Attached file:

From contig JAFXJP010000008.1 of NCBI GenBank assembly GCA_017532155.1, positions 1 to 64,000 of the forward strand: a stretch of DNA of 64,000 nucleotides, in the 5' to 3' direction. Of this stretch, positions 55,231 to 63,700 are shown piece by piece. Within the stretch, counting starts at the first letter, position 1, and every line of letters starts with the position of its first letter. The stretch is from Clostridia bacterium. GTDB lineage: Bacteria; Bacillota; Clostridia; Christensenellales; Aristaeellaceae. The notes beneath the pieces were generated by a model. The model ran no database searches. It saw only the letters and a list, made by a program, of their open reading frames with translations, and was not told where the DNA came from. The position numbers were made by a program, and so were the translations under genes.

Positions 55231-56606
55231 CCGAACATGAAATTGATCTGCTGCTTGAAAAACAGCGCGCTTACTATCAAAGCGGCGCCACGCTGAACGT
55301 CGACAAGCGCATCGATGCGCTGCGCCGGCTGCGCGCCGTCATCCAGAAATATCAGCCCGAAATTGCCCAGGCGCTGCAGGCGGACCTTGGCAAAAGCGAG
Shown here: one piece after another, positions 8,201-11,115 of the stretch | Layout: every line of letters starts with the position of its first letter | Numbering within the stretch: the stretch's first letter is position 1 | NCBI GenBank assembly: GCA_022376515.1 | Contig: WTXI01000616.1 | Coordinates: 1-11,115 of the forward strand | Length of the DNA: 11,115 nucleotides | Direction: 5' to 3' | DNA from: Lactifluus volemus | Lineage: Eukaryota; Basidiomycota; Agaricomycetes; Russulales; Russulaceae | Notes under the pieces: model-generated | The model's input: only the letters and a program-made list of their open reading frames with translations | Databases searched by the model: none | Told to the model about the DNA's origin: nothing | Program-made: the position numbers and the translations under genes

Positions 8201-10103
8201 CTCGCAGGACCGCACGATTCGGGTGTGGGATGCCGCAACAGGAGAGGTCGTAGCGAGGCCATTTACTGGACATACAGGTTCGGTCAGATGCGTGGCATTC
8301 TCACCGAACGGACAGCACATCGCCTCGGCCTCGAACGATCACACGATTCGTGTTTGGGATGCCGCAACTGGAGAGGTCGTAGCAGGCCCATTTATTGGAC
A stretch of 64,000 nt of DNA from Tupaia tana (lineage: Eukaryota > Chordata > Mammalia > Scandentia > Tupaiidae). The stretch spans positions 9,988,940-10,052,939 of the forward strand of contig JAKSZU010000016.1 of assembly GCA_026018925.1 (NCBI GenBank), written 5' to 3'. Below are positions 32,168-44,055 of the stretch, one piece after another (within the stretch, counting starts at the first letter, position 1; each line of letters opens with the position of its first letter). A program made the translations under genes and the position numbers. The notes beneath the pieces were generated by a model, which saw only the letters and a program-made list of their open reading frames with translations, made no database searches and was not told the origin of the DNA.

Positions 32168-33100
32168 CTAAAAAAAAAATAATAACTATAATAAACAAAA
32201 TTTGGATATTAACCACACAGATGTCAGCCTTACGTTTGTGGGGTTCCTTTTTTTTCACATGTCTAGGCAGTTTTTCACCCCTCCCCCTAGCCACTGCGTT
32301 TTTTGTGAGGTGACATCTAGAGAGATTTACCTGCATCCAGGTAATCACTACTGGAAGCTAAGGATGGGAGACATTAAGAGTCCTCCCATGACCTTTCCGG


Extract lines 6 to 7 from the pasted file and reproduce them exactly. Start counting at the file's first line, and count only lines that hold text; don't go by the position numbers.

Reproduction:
Positions 8201-10103
8201 CTCGCAGGACCGCACGATTCGGGTGTGGGATGCCGCAACAGGAGAGGTCGTAGCGAGGCCATTTACTGGACATACAGGTTCGGTCAGATGCGTGGCATTC